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Consent as a Common Law Defence to Non-Sexual Assaults: The Effect of Neal v The Queen

Arenson,KJ 2014, Consent as a Common Law Defence to Non-Sexual Assaults: The Effect of Neal v The Queen, University of Tasmania law review, vol. 33, no. 2, pp. 300-316.

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Title Consent as a Common Law Defence to Non-Sexual Assaults: The Effect of Neal v The Queen
Author(s) Arenson,KJ
Journal name University of Tasmania law review
Volume number 33
Issue number 2
Start page 300
End page 316
Total pages 17
Publisher University of Tasmania, Faculty of Law
Place of publication Hobart, Tas.
Publication date 2014
ISSN 0082-2108
Summary The following discussion is an exposition of the recognised exceptions to the general rule that the law will not sanction the giving of a lawful consent to the application or threat of actual or grievous bodily harm. The discussion will also focus on a series of decisions in the UK and Australia, particularly Neal v The Queen, that have altered the law's approach to these exceptions and, more importantly, now permit a personto give an informed consent to the risk of contracting HIV or any other sexually transmitted diseases, provided there was no intention on the part of the accused to actually infect the other person. The underlying rationale for sanctioning an informed consent to such a risk is that consenting adults should be accorded the utmost autonomy in conductingtheir private affairs, and particularly so in the context of the choices they make regarding their private sexual activities. Whether one agrees or disagrees with the notion of allowing one to lawfully consent to such a risk, it raises an important question as to the current status of the general rule that one cannot generally give an informed consent to the applicationor threat of actual or grievous bodily harm. More succinctly stated, if the law is prepared to allow an informed consent to the risk of contracting a potentially fatal disease, then what remains of what had previously been a well-settled rule that, save for a few well-recognised exceptions, persons were generally prohibited from consenting to the application or threat of actual or grievous bodily harm?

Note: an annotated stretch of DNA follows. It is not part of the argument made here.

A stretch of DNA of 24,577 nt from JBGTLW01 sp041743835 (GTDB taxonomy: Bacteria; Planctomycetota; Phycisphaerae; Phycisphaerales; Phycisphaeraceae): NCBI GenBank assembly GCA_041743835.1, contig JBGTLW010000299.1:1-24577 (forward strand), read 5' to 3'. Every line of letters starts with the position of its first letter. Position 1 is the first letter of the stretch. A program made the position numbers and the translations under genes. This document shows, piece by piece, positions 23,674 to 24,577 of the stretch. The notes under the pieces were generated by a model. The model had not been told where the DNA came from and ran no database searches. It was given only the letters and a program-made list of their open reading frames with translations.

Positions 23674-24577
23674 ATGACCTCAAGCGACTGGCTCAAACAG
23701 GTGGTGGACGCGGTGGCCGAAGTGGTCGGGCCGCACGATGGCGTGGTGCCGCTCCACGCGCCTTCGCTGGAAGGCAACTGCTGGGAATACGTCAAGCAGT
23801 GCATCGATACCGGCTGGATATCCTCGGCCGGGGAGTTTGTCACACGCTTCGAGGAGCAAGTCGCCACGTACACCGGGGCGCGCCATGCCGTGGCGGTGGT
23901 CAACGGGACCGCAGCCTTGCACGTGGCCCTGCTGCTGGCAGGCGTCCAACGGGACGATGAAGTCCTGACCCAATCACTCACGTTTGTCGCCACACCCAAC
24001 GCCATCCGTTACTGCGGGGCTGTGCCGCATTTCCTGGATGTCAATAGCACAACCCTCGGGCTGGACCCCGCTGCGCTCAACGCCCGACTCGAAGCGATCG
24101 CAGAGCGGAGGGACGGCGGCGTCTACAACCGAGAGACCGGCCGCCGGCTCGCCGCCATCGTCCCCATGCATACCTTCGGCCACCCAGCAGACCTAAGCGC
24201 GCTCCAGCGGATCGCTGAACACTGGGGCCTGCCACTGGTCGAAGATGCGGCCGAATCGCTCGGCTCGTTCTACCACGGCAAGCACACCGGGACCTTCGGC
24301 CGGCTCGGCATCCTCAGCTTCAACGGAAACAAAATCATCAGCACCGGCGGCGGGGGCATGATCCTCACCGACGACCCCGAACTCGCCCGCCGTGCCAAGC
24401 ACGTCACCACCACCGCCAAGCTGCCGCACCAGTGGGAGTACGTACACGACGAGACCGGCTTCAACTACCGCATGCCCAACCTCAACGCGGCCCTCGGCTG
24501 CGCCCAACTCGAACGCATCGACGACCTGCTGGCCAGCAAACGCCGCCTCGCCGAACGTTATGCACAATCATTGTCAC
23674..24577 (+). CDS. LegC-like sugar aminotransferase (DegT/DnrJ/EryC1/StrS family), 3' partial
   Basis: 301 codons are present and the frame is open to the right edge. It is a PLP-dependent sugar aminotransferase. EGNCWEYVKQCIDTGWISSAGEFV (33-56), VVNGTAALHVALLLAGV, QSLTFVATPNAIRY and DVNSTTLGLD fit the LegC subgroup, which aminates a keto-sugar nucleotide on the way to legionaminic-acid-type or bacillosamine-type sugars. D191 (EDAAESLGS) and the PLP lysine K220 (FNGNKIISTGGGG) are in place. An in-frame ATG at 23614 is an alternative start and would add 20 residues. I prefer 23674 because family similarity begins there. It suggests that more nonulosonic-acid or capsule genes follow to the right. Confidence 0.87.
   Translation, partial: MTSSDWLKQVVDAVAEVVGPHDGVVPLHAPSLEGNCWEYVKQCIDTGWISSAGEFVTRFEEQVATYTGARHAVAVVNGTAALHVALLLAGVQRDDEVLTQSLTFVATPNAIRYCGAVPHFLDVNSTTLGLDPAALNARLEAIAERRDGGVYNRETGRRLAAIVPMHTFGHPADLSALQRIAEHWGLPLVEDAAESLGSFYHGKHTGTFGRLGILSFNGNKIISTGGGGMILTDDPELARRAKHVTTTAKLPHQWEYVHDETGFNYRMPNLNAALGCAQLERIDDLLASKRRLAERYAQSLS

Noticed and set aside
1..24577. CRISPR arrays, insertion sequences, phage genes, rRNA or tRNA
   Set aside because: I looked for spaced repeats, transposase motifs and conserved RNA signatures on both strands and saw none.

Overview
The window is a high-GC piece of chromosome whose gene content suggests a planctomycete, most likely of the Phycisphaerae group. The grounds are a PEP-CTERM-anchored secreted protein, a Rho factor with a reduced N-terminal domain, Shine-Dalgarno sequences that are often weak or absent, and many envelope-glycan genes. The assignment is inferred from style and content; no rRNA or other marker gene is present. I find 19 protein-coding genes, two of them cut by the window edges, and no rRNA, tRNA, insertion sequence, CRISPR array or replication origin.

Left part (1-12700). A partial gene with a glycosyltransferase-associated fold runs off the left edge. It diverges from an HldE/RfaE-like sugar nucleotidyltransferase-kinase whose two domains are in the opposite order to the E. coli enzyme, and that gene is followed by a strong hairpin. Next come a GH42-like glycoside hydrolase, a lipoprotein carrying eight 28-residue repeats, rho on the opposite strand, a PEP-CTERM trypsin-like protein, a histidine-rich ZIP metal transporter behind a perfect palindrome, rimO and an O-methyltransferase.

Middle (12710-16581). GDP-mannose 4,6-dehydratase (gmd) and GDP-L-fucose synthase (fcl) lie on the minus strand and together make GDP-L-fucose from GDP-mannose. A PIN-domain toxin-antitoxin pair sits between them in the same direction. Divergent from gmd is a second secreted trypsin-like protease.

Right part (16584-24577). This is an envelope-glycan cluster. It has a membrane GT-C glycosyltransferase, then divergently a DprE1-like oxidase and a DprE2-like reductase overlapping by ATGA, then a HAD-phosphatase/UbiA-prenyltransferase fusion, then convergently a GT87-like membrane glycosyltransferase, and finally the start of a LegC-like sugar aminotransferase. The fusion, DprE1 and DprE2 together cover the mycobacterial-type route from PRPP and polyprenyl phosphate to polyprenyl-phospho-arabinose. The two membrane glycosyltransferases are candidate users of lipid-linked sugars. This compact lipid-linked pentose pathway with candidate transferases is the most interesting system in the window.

Language eng
Field of Research 180110 Criminal Law and Procedure
Socio Economic Objective 940499 Justice and the Law not elsewhere classified
HERDC Research category C1 Refereed article in a scholarly journal
Copyright notice ©2014, University of Tasmania
Persistent URL http://hdl.handle.net/10536/DRO/DU:30071226

Document type: Journal Article
Collection: Law
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